Philadelphia will remain a sanctuary city to the immigration community, Mayor Jim Kenney pledged Thursday.
The mayor was responding to a question about President-elect Donald Trump’s promise to kill all federal funding to sanctuary cities, which decline to cooperate with federal immigration authorities by refusing to hold undocumented law violators in police custody unless they’ve committed a serious crime.
“First of all, we’ve changed the name from sanctuary city to the Fourth Amendment city," Kenney told philly.com. "We respect and live up to the Fourth Amendment, which means you can’t be held against your will without a warrant from the court signed by a judge. So yeah, we will continue to be a Fourth Amendment city abiding by the Constitution."
The mayor decline to speculate on the ramifications of losing federal funds if the city doesn’t cooperate with federal immigration authorities.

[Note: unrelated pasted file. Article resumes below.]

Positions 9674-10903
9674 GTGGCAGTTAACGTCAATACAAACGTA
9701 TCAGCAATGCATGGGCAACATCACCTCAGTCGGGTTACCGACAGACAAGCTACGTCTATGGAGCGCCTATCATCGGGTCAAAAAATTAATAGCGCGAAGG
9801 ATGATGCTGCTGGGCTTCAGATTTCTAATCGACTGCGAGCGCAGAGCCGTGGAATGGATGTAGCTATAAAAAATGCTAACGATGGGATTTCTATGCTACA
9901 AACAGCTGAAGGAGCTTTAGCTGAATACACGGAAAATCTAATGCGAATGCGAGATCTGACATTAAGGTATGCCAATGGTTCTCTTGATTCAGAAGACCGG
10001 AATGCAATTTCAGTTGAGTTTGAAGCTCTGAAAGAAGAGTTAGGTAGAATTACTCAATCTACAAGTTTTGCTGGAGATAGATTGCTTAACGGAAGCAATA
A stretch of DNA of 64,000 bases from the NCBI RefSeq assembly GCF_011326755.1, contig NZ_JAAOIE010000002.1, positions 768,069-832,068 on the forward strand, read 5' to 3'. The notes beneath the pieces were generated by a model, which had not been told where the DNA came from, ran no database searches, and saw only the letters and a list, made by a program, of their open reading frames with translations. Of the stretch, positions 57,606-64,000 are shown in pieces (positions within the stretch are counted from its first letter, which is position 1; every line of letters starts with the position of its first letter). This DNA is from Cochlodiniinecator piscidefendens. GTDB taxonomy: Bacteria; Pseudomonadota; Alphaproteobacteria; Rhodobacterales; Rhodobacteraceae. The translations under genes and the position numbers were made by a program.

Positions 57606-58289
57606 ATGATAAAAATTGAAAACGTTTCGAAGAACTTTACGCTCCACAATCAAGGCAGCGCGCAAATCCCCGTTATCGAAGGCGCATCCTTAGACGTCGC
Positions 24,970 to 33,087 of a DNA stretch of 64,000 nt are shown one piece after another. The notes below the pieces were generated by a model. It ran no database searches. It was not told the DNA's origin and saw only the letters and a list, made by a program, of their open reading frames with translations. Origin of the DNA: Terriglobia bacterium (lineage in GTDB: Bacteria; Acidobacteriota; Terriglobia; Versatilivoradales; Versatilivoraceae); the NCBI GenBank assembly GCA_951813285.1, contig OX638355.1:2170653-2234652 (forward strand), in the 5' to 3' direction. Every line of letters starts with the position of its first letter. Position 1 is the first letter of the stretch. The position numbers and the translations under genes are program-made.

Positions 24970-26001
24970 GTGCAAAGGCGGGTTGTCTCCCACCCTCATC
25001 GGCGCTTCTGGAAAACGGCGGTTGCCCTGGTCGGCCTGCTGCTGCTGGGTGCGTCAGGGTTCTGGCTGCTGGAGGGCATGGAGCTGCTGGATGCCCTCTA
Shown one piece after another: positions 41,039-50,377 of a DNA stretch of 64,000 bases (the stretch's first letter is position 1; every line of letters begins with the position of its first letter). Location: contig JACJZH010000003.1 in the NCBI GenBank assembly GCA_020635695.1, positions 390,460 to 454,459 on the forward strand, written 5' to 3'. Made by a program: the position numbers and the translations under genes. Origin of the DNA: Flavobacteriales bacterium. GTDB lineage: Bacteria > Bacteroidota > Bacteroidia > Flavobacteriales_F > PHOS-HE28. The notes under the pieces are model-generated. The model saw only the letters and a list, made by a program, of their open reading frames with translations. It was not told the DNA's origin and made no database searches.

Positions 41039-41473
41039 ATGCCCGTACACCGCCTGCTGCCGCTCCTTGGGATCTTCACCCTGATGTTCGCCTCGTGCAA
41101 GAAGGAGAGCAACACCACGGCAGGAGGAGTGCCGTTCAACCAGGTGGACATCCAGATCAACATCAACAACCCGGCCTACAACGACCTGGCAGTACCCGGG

“Well, we’ll cross that bridge when we come to it and we’ll see how it goes and we’ll try to figure something out,” he said.
In the 2017 fiscal year, Philadelphia is slated to receive $28 million in federal aid, according to city budget figures.
Immigrant advocacy groups argue that the sanctuary policy removes the fear of deportation that often stops an undocumented individual from contacting the police when they’ve been a victim of a crime. The policy actually improves immigrant-police relations, they maintain.
Philadelphia has had a sanctuary city status since 2014, but Mayor Michael Nutter ended the designation just before leaving office. Kenney reinstated the designation on his first day in office this year.
Trump and other opponents of the policy argue that it allows criminals who would normally be deported to walk the streets and commit other crimes.
San Francisco, Seattle and other sanctuary cities have also expressed concern about possible pressure by the Trump administration to end the policy.